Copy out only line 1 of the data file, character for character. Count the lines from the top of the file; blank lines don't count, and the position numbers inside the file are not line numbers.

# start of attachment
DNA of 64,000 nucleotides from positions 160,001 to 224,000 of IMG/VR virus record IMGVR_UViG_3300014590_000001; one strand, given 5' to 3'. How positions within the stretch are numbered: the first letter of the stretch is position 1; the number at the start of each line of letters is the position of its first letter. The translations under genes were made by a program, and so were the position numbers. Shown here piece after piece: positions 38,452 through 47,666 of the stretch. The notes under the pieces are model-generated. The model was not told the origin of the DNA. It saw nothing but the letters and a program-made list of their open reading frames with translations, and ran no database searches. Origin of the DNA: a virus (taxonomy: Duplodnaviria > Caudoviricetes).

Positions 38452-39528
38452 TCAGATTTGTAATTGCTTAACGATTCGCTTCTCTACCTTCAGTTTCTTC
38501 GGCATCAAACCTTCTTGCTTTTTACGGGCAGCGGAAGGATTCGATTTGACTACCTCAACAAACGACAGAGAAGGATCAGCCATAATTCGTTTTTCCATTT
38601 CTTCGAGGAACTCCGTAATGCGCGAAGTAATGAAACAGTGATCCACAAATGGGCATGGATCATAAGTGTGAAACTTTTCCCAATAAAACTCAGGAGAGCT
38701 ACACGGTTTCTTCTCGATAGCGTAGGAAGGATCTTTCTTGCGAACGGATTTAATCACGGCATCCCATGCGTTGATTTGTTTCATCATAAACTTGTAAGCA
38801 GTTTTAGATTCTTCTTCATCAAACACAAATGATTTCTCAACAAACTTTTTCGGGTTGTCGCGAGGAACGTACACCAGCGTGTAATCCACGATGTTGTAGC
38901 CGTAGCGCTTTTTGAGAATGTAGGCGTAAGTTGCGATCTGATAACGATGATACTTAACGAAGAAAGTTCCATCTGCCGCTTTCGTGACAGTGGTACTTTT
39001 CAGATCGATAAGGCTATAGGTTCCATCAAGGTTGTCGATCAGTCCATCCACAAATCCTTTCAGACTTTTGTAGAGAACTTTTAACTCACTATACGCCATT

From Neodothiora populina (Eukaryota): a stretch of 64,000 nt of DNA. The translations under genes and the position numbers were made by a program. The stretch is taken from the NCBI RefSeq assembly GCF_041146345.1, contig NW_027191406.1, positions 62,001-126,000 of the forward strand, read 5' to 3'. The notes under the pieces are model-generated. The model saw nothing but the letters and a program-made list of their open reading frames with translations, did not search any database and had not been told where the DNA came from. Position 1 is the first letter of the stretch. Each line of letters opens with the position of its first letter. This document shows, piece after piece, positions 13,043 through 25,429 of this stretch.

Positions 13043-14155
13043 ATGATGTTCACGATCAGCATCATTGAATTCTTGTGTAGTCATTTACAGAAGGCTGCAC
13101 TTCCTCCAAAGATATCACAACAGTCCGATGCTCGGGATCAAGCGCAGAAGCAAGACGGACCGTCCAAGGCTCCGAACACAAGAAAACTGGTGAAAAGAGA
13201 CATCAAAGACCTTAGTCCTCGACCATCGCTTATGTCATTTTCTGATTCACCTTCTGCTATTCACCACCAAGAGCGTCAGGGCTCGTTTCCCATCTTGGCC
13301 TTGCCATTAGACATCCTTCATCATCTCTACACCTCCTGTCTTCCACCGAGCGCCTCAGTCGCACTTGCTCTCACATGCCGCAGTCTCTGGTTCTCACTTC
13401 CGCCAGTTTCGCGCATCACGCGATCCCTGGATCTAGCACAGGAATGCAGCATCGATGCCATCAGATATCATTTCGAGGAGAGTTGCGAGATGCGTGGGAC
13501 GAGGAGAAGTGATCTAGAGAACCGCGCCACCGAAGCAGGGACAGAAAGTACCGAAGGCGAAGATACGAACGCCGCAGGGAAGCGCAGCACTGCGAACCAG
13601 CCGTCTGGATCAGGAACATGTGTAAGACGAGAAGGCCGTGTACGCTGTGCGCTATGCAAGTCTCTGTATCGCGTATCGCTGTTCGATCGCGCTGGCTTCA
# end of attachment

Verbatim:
DNA of 64,000 nucleotides from positions 160,001 to 224,000 of IMG/VR virus record IMGVR_UViG_3300014590_000001; one strand, given 5' to 3'. How positions within the stretch are numbered: the first letter of the stretch is position 1; the number at the start of each line of letters is the position of its first letter. The translations under genes were made by a program, and so were the position numbers. Shown here piece after piece: positions 38,452 through 47,666 of the stretch. The notes under the pieces are model-generated. The model was not told the origin of the DNA. It saw nothing but the letters and a program-made list of their open reading frames with translations, and ran no database searches. Origin of the DNA: a virus (taxonomy: Duplodnaviria > Caudoviricetes).